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Thanks for all the great suggestions, guys. I've already ordered The Move's album Shazam from an online vendor. As for Mountain, I agree with the Batman. I have The Best of Mountain and it sure sounds like Southern rock to me. Mississippi Queen, while a commercial hit, is IMO, nowhere near their best song.

:guitar:

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we were going through some of our old albums the other day, and hubby wondered where his "Teagarden and VanWinkle" album was....I've never heard of them...anyone else know anything about them??? ::

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I remember they were a band from the early seventies, two musicians, they had a song, "God, love and rock and roll", or something like this... (help!) I also know they played with Bob Seger before the Silver Bullet band.

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Blue Cheer was known as the loudest band ever. The first ten rows of seats were blocked out at their shows to protect hearing (a nice PR stunt). They had two albums in the psychedelic era...Invincibus Eruptus and Louder Than God. The first has their one and only commercial success, the cover of Summertime Blues.

There's an urban legend that says that one of their concerts were so loud that a dog standing on a speaker exploded. I don't know if it's true or even possible though.

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Firstly, I should say hello.

I'm brand new here. This is my very first post.

Walter Egan - this Californian had one hit called Magnet & Steel in the 1970's. The song is off the album Not Shy. I highly recommend this album if you like catchy tunes. Very reminiscent of the mid 1970's material of Fleetwood Mac. In fact, Lindsay Buckingham and Stevie Nicks both performed on this album. Egan did release at least one other album, but it was not nearly as good as Not Shy.

I came across this thread when I googled "Walter Egan" and was thrilled to see someone reccomend his music. :coolio: I am a huge Egan fan and actually run a site dedicated to his music @ Walternative.com.

He has actually had a total of eight official solo studio albums and one official live album. He's also released five albums with his surf band The Malibooz and three with his country band the Brooklyn Cowboys.

I'm not a fan of the country stuff, but the rest of it is really great. "Not Shy" is a wonderful album, but I personally think his 1999 album "Walternative" is by far his best.

Incidentally, Egan isn't a Californian. He was born and raised in New York and currently resides in Tennessee.

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Welcome to Songfacts, Miss Vicky!!! I'm relatively new here but I heartily recommend this site. People here are extremely friendly and knowledgeable. It's sort of like having a very large and spread out extended family.

Thanks for the information about Walter Egan. I mistakenly assumed Egan was a Californian because he records there and his music has the same effect on me as the music of the Beach Boys. It makes me want to sing along and it makes me feel like it's summer (even when there is 2 feet of snow on the ground).

I was not aware that he has such a large body of work. I'll be sure to check out his other releases.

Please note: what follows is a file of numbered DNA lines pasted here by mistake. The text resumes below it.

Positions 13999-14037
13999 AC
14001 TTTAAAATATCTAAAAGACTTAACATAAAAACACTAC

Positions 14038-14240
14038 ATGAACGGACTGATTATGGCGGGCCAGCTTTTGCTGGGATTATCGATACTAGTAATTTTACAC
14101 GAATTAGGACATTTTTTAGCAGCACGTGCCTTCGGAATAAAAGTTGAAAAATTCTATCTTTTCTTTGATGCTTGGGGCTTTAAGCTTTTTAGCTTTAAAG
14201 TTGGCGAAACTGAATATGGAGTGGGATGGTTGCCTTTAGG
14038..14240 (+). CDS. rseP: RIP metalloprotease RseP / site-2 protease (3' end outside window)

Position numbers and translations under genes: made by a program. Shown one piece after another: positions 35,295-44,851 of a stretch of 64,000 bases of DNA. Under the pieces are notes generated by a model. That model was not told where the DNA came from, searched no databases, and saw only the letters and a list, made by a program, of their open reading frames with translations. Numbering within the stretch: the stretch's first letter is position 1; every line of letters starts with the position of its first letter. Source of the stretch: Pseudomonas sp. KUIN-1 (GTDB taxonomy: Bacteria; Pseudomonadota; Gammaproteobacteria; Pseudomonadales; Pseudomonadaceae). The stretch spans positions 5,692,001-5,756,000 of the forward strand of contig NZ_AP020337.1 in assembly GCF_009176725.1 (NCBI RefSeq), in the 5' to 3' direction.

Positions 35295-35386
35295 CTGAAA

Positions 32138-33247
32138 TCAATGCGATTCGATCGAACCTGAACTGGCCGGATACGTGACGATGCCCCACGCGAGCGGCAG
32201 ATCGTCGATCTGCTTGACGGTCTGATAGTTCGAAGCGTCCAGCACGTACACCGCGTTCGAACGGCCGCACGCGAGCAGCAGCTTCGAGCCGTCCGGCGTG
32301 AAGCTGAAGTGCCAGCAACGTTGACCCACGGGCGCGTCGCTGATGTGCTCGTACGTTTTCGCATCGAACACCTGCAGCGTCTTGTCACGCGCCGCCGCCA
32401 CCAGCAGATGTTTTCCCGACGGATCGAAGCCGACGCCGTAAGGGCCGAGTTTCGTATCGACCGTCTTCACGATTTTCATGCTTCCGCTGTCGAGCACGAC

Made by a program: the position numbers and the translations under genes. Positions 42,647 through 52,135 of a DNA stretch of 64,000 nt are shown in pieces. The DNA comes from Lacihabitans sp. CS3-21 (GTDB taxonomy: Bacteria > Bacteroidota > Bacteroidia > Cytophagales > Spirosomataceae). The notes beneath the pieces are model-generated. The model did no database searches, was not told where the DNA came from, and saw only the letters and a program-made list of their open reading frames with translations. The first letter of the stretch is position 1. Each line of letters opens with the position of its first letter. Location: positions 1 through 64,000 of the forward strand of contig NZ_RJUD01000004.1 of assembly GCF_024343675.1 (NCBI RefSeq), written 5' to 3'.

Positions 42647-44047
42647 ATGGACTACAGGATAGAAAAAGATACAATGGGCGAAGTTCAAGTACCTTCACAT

Thanks again for the info. I hope you decide to become a regular contributor.

:)

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Thanks for the welcome. ::

I'm glad to hear that the people here are very friendly. I'm a member of a few other music related message boards and sometimes the people there just get nasty. ::

It's totally understandable that you assumed Egan was from California. His music certainly has that sound and is heavily influenced by the Beach Boys. He also lived in L.A. for awhile back in the 70s and early 80s. If you really like the Beach Boys, you should check out Egan's surf band The Malibooz. Their 2002 album "Beach Access" is superb. You can download mp3 clips (ranging from 1-1 1/2 minutes in length) from that album and from all of Egan's albums at my website if anyone's interested.

He recently rereleased his first four albums on CD, the first two, Fundamental Roll and Not Shy, on one disc together and the other two, Hi Fi and The Last Stroll on one disc together. They can be purchased directly from him and he'll even autograph them for you. The info is available on my website and on the official site, WalterEgan.net. Walter is also in negotiations to release a "Best of" compilation. He does a lot of live performances in his hometown of Franklin Tennessee and quite a few in Nashville as well. I've never had the opportunity to see him, though.

Anyway, I'll try to participate here as much as possible, but I'm only knowledgeable about a few artists so I can't promise too much.

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Anyway, I'll try to participate here as much as possible, but I'm only knowledgeable about a few artists so I can't promise too much.

Actually, most of my musical knowledge has come from hanging around at songfacts. When I got here, I had just found out about classic rock, and I only really listened to my greatest hits CDs of Hendrix, Zeppelin, and AC/DC. After only about a year and a half, I know more about music then I ever thought I'd know, and own more CD's then I would have ever thought reasonable.

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I started really getting into classic rock back in 1997, when the Rumour's era lineup of Fleetwood Mac reunited (I am totally obsessed with their guitarist, Lindsey Buckingham). Though I've been listening to Tom Petty for as long as I can remember (first album I ever owned was Full Moon Fever. I was eight years old when that was released.) Before 97 I was totally obsessed with bands like Nirvana, Stone Temple Pilots, Live, Bush, etc. Now I can't stand most recent music. I can't even tell most groups apart anymore.

BTW, is there a reasonable amount of cds to own? I have approx 400, a lot of which is classic rock and some folk.